DENVER -- **Many a forest was cleared to create paper on which was printed endless stories about teams needing an "identity."
But perhaps the best identity -- or at least the one that has the best chance of success in the postseason -- is a diverse one, particularly on offense.
It is possible that the Broncos of the 2014 postseason will be a chameleon. During a four-game winning streak, they won with power running, play-action passes and a deliberate pace that shortened games -- by an average of 10.4 total plays (for both teams) from all of 2013 through Week 11 of 2014 to Weeks 12-15 (135.7 to 125.3).
But last week, in the third quarter, the Broncos went back to the no-huddle offense, following up on a quick-snap march at the end of the first half that got the offense into scoring range for the first time. They scored three consecutive touchdowns -- first on a short field set up by Omar Bolden's 77-yard kickoff return, then on drives of 75 and 91 yards. Cincinnati couldn't get make its usual pre-snap adjustments.
It worked. But sustaining the up-tempo offense is easier said than done. You can't play 60 minutes of prestissimo football without consequences.
"It's a lot of work on the quarterback, it's everybody being on the same page," said Offensive Coordinator Adam Gase. "Peyton (Manning) makes a lot of this stuff look really easy and it's come over time and experience.
"So it's easy to say, 'Hey just go up-tempo and you'll have the same success,' but we've kind of moved in and out of that this year. One game we've been good and one game we haven't. So once again it's just trying to find what's best for that game."
And warp-speed pace affects the defense, as well as the offense. In Weeks 1-11, the Broncos' defense was on the field for 66.6 plays per 60 minutes. That dropped to 60 in Weeks 12-15. And the defense cut its points allowed down by 1.95 points (from 21.7 to 19.75), while the offense, working at a grinding pace, only lost 0.1 point from its Weeks 1-11 average (28.6 to 28.5).
Don't expect the Broncos to accelerate from start to finish in any game from this point forward. But after the third quarter last week, do expect them to pick up the pace when the opportunity arises, if only for a short to intermediate burst.
It's possible the Broncos try and go up-tempo for a time against the Raiders on Sunday. But you can also expect the Broncos to be patient and grind. As the team heads into the playoffs, it does so with an identity that is adjustable -- and that could give it the best chance to win different types of games that loom in January -- and, they hope, February.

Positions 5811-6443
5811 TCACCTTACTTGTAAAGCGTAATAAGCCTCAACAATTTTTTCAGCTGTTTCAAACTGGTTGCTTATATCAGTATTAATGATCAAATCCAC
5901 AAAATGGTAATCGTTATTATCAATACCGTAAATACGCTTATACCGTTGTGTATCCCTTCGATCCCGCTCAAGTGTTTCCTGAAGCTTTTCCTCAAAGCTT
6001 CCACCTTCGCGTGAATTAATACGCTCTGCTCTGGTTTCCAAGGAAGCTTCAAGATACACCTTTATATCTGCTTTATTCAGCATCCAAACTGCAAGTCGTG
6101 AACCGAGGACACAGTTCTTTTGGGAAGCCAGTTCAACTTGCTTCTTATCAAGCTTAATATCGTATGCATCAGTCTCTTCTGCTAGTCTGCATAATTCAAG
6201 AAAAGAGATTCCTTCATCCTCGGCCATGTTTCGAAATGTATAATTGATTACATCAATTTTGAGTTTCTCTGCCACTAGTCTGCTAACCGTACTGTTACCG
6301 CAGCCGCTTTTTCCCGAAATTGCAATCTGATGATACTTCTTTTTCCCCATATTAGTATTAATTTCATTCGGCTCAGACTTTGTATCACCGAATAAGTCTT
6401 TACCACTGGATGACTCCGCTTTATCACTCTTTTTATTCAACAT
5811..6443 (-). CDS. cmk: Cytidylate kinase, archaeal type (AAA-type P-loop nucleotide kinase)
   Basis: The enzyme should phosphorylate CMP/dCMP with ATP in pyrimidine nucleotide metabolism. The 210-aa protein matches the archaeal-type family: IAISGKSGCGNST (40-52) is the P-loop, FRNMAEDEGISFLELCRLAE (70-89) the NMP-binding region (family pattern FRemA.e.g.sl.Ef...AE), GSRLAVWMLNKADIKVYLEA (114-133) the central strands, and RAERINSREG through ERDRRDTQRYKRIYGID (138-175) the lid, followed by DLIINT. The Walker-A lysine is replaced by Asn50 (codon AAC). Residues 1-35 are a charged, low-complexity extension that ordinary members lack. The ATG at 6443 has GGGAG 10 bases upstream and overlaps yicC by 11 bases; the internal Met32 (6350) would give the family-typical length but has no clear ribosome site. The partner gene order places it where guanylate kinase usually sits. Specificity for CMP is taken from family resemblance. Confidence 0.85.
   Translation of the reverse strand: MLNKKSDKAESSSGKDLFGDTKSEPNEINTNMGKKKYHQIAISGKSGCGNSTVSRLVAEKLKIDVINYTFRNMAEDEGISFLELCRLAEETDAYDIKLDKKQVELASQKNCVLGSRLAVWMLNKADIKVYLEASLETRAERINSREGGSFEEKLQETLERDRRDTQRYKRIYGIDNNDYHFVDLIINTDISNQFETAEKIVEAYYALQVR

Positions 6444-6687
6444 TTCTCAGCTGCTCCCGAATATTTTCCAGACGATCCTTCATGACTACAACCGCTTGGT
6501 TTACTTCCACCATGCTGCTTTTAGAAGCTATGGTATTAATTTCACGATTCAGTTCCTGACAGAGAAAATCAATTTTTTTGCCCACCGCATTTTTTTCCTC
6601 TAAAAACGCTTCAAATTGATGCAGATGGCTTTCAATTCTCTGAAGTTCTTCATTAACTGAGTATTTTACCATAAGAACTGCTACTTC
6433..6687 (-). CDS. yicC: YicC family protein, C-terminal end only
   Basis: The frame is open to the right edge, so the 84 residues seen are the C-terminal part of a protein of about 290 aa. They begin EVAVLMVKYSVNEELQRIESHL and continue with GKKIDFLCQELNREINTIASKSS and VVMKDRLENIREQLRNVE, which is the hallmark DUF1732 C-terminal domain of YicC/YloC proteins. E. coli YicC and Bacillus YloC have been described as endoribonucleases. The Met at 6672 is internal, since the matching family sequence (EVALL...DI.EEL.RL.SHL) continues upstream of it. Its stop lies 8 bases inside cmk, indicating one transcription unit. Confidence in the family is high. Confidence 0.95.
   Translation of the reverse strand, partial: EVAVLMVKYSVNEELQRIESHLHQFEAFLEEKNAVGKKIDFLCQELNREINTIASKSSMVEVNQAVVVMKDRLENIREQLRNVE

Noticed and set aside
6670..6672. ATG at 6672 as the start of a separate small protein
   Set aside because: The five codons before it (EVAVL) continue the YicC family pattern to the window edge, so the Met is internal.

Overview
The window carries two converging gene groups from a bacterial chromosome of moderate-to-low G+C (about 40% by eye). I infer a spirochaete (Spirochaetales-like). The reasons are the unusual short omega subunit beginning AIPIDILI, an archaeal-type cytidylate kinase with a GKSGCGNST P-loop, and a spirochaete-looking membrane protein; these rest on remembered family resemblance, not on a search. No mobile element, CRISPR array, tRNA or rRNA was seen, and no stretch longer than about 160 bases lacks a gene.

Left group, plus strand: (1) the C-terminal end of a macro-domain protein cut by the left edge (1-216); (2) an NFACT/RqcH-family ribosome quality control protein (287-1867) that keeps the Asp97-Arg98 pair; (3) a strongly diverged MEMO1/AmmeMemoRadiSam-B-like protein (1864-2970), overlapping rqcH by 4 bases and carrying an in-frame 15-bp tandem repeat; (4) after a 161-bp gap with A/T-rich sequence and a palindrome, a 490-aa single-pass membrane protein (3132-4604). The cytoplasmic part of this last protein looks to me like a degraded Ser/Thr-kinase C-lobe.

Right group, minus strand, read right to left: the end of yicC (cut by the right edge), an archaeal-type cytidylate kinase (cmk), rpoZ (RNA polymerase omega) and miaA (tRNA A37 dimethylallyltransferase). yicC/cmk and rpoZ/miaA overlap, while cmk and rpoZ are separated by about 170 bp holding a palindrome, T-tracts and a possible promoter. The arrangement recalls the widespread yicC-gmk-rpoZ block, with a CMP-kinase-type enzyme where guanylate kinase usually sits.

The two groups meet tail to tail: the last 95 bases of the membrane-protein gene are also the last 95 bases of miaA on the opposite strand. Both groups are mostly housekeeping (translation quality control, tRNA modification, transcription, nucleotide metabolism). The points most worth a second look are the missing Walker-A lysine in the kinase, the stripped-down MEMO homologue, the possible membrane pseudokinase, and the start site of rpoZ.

Tempo is one of the three keys to success for the Broncos in Week 17 as they try to clinch the No. 2 seed and the first-round bye that accompanies it.
- CONTAIN THE RAIDERS' GROUND GAME.**
The emergence of rookie Latavius Murray has revitalized the Oakland rushing attack, and helped the Raiders establish a greater ball-control presence in recent weeks. When the game flow allows Oakland to stick with the run, the Raiders have the situaton they want; all three of their victories came when at least 40 percent of their plays were on the ground.
If they have early success, they'll stick with it, and could force the Broncos into a street fight.
2. NEUTRALIZE OAKLAND'S PASS RUSH.
It starts with rookie Khalil Mack, knowing where he is and using the tight end, extra offensive tackle or running back to help block him. Last week, Mack had a virtuoso performance: two tackles for losses, a sack and three quarterback hits.
His array of hand moves has improved in the last few weeks, and helped create his sack last week when he separated himself from Buffalo tackle Seantrel Henderson with a quick move, then accelerated to corral Kyle Orton for his fourth sack in six games.
3. USE TEMPO TO KEEP THE RAIDERS OFF-BALANCE.
The Broncos were able to mount their most successful drives last Monday in Cincinnati with up-tempo offense, but given the strain that places on a defense that is without three starting linebackers (Nate Irving, Danny Trevathan and his replacement, Brandon Marshall) and a nickel safety (Quinton Carter), and could be without a Pro Bowl safety (T.J. Ward), the Broncos will have to pick their spots -- and will need to have more success when they attempt to grind out a drive than they did against the Bengals.
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